That his brain was okay was no small blessing: you have to be lucky to keep your head off the fender or the ground when you’re mowed down by a bus. All too often trauma doctors struggle to save a battered body only to find the head that directs it is damaged beyond repair. But we knew that if we could stop Mr. Henry’s hemorrhage and repair his injuries, he should walk out of the hospital physically none the worse for his near- fatal injury.
Yet that was still a pretty big if, because we still didn’t know what was going on in his belly. If blunt trauma is the bane of the trauma surgeon, the upper abdomen--filled with vulnerable, blood-filled organs--is the reason. When intact, the framework of the ribs protects the liver, stomach, and spleen. But when these bones break, they can become razors that slash the organs below.
When a patient is wide awake, deciding if this has happened is easy. It hurts to have your spleen burst or to have blood pouring into your abdominal cavity--and patients tell you so loud and clear. But could we trust Mr. Henry?
Mr. Henry, Mr. Henry, listen to me--does your stomach hurt? we screamed through his fog half a dozen times. Mostly he didn’t answer, but when he did it was always the same: Damn it, stop yellin’. I keep telling you it’s my chest--my chest.
Although we were desperate to believe him, we were not convinced. Was he clearheaded enough to know if his abdomen hurt? Did the intense pain he felt in his right lower chest obscure pain in his right belly? From his X-rays we already knew the ribs were fractured up and down his right side.
When the chief trauma surgeon pressed gently on the right side of his belly over his liver, Mr. Henry cried out in pain. But that could have been from the shattered ribs rather than damage to the internal organs. Just as the doctor was pondering what to do next--to continue observing Mr. Henry or take him to the operating room for exploratory surgery--the alarms by the bed started to sound. His blood pressure had been stable, but now it was dropping: 120 . . . 110 . . . 90. In near shock, Mr. Henry fell silent.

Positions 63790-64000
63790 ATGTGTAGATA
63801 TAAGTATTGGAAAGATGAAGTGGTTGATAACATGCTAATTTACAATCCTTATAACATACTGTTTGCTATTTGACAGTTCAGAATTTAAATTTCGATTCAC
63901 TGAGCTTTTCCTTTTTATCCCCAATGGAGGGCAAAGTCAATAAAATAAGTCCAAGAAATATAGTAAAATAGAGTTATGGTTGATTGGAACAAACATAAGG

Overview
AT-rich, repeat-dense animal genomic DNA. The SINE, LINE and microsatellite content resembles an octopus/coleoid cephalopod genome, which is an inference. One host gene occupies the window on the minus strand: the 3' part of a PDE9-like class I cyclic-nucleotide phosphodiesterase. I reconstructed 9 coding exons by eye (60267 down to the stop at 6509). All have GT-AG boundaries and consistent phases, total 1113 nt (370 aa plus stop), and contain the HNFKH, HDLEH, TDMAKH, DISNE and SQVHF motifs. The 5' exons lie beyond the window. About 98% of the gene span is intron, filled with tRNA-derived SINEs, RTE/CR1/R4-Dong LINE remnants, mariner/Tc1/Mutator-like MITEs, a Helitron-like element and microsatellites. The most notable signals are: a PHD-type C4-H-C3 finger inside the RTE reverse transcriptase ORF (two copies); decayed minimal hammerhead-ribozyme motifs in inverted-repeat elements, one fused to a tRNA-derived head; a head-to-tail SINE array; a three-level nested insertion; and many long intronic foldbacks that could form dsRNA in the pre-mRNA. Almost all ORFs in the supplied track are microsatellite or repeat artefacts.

Run the fluids wide open. Someone get up to the blood bank and get two units, the surgeon barked. He has to be bleeding from more than that lung. Let’s get ready and open him up.
Although a steady trickle of blood continued to drip from the tube draining Mr. Henry’s lung, I knew the surgeon was right: this slight loss was not enough to cause a major drop in blood pressure. The hunt for injury was not over, and Mr. Henry was close to circulatory collapse.
Within a minute two surgeons wearing new sterile blue gowns flanked Mr. Henry. With a few swift slices they made a vertical slit just below his navel, creating an inch-long window into his belly. It was too small to get a good look inside, but it would have to do. Making a larger incision in the emergency room, which is not equipped for major operations, would be treacherous--and cruel to a patient still awake enough to feel pain. The surgeons then slid a tube through the slit and poured in two liters of saline solution. After giving it a minute to slosh around, they lowered the tube to let gravity draw the fluid out.
The solution we had put into Mr. Henry’s belly was clear, but what came out looked like Hawaiian Punch.